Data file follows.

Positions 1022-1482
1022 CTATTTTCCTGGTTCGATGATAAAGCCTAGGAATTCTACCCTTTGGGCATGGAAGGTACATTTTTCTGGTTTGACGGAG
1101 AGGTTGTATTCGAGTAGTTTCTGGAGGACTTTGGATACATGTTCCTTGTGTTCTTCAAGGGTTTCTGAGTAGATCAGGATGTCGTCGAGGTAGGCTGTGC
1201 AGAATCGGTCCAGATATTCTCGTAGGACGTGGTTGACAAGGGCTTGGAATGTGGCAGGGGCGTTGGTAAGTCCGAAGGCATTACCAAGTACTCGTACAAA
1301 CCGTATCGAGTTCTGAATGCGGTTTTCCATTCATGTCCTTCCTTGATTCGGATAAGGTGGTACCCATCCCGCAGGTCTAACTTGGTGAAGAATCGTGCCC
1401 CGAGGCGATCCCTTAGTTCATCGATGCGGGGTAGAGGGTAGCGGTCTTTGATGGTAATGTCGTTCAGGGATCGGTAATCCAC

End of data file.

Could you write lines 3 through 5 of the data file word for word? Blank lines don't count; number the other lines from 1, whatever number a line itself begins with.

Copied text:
1101 AGGTTGTATTCGAGTAGTTTCTGGAGGACTTTGGATACATGTTCCTTGTGTTCTTCAAGGGTTTCTGAGTAGATCAGGATGTCGTCGAGGTAGGCTGTGC
1201 AGAATCGGTCCAGATATTCTCGTAGGACGTGGTTGACAAGGGCTTGGAATGTGGCAGGGGCGTTGGTAAGTCCGAAGGCATTACCAAGTACTCGTACAAA
1301 CCGTATCGAGTTCTGAATGCGGTTTTCCATTCATGTCCTTCCTTGATTCGGATAAGGTGGTACCCATCCCGCAGGTCTAACTTGGTGAAGAATCGTGCCC